Despite the seeming trend towards veganism, worldwide meat production has increased enormously and more notably it has expanded by 20% in just the past decade (Stoll-Kleemann, 2015). It is estimated by the United Nations Food and Agriculture Organization that the worldwide consumption of meat has increased from 23 kilograms to 42 kilograms per capita between 1961 and 2009 (Stoll-Kleeman, 2015). Developed countries are consuming double the amount of meat versus developing countries. (Stoll-Kleeman, 2015). The demand for meat and other animal products is expected to increase if left unchecked; population growth is only a minor player in this issue, as it is mainly the cultural significance of meat eating, rising incomes and rapid urbanization driving up the demand for meat products (Tilman, 2014).
There are two main ways in which meat production contributes to unsustainable agriculture and climate change: GHG emissions and land use. Livestock production is responsible for the lion’s share of the Greenhouse Gas (GHG) emissions from agriculture. The mass production of animal protein via global livestock and dairy production requires mass amounts of land to produce the end products; not only do the animals need somewhere to live and grow, but their food has to grow as well. It is approximated that 70% of agricultural land and 30% of the global land surface are used towards animal production (Garnett, 2009). Some researchers estimate that if the crops grown for animal feed and biofuel were instead directly consumed by humans an estimated 70% more calories would be available in the global food system, meaning roughly 4 billion more people could be fed which is much more than the growth that is expected in the next 50 years. (Tscharntke, 2005)). If the vegan diet was adopted worldwide, the projected amount of cropland needed in 2050 could be reduced by 600 million ha which would protect areas likely to experience problematic biodiversity loss (Tilman, 2014). Today, animal husbandry can be blamed for roughly 30% of global biodiversity loss and this is primarily because of changes of land use (Scarborough, 2014). Land clearing not only contributes to GHG emissions, but it is at the forefront of environmental and ecological degradation. The WWF has assumed that in the past 40 years, 52% of all the world’s wildlife has disappeared with agriculture as one of the top contributors (Scarborough, 2014). Livestock production as a whole includes deforestation for grazing land and soy-fed production, soil carbon loss in grazing lands, energy used in growing feed-grains, calculated food miles to transport feed to livestock, use of nitrogenous fertilisers and gases from animal manure and fermentation (McMichael et al, 2007). 35% of GHG emissions from livestock production comes from deforestation and desertification (McMichael et. al, 2007). Feeding a population on a diet of animal protein requires a magnitude of resources much more extensive than does a diet of plant protein. Issues of ‘food problems’ such as insecurity and sustainability have previously been something only mentioned in the developing world, yet the problem is much bigger than that. Food is being produced on a scale globally that could feed roughly 10 billion people, but we still somehow cannot solve the hunger problem that leaves 855 million people undernourished across the globe (Johnson, 2006).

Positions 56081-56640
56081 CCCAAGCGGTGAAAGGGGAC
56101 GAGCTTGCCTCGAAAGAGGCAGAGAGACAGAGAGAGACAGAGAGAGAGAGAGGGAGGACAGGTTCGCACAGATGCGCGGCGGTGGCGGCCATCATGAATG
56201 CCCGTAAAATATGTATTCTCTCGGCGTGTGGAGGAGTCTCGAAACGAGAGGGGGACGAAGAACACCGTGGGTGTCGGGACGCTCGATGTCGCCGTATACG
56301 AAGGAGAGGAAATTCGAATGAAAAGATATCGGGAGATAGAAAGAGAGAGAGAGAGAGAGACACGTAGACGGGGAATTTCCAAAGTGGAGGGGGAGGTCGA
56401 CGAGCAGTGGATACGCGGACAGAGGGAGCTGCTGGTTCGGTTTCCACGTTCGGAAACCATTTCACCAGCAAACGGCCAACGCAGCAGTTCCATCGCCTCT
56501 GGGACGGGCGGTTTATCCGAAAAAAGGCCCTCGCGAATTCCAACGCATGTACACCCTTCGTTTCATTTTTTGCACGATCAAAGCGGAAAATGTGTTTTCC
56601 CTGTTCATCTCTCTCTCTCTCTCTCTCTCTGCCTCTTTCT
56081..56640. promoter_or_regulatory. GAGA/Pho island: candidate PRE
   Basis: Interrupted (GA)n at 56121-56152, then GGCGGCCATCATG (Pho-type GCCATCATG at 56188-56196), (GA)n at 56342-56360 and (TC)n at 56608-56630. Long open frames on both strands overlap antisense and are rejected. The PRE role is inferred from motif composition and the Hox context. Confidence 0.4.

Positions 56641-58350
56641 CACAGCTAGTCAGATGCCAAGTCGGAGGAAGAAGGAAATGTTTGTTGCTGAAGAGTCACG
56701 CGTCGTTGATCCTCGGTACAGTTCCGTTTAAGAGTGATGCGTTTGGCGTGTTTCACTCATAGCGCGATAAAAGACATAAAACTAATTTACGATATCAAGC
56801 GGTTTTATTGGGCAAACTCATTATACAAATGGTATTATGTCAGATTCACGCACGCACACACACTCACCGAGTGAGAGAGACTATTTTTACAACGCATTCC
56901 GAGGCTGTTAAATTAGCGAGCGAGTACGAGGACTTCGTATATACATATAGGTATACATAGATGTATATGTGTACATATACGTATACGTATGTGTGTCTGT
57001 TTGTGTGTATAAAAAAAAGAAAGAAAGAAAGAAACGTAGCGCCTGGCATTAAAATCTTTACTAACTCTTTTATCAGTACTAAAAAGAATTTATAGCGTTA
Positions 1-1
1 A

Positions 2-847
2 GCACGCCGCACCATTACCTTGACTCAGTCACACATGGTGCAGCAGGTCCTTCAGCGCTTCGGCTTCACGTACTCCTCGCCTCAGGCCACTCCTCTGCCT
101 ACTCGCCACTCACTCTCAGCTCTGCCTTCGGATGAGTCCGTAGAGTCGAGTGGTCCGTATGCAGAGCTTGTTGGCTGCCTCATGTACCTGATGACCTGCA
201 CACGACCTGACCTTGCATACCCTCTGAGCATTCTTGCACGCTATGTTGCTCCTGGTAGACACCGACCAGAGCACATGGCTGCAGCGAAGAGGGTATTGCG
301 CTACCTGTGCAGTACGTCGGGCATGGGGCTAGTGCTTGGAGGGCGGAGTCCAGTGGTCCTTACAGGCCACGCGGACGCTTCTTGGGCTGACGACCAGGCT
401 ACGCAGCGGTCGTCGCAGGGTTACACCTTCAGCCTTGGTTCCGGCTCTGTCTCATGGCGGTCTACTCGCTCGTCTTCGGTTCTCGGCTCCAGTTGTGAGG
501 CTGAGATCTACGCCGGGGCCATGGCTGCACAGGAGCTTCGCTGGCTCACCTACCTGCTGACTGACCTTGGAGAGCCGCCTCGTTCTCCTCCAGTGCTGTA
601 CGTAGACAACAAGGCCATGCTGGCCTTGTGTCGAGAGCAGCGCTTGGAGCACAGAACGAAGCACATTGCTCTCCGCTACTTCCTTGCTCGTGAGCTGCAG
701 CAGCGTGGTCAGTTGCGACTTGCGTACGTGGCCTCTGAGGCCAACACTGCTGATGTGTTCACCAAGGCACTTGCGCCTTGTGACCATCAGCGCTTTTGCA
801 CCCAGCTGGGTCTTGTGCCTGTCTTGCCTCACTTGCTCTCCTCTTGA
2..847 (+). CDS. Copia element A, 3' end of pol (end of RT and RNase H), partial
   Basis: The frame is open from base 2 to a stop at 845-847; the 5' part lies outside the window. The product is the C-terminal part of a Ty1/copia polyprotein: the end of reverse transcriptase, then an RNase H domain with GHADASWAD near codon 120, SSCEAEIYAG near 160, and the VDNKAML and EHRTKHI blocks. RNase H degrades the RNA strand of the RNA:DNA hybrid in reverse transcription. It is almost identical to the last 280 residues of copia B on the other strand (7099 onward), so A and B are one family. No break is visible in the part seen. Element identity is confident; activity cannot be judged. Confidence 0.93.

GHG emissions vary among foods as relative to animal-based foods, plant-based foods have much lower GHG emissions, in fact meats such as beef and lamb have 250 times more emissions per gram of protein than those of legumes (Tilman, 2014). Methane and nitrous oxide are released through animal waste, which are greenhouse gas emissions that are, respectively, 30 and 300 times more potent than carbon dioxide (Scarborough, 2017) Global emissions from meat production account for 2,836.8 million tonnes of CO2 equivalent, while milk production comes close at 1,416.1 million tons of CO2 equivalent (Stoll-Kleemann, and Schmidt 2017); livestock are also to blame for 64% of anthropogenic ammonia emissions which contribute to acid rain and the acidification of ecosystems (Stoll-Kleeman and Schmidt, 2017). Studies show that the highest dietary GHG emissions were found in meat eaters while the lowest dietary GHG emissions were found in vegans (Scarborough et al, 2014). A vegetarian diet has the ability to reduce emissions from food production by over 55% per capita, while reducing meat and dairy products has the highest impact on reducing GHG emissions compared to cutting out any other foods. (Schmidt et al. 2017). Experts warn that a rise of two degrees Celsius above pre-industrial levels is when climate change becomes dangerous (Garnett, 2009). To keep below this point, global GHG emissions must be reduced by 85% on year 2000 levels (IPCC, 2007), and meeting this will require cuts by all sectors of the economy including the agricultural industry and most notably the livestock industry (Garnett, 2009). It is also important to note that the production of animal protein also causes serious deterioration of water quality linked to the discharge of ammonia and nitrous oxides connected with the waste expelled by intensive cattle farming enterprises (Garnett,2009).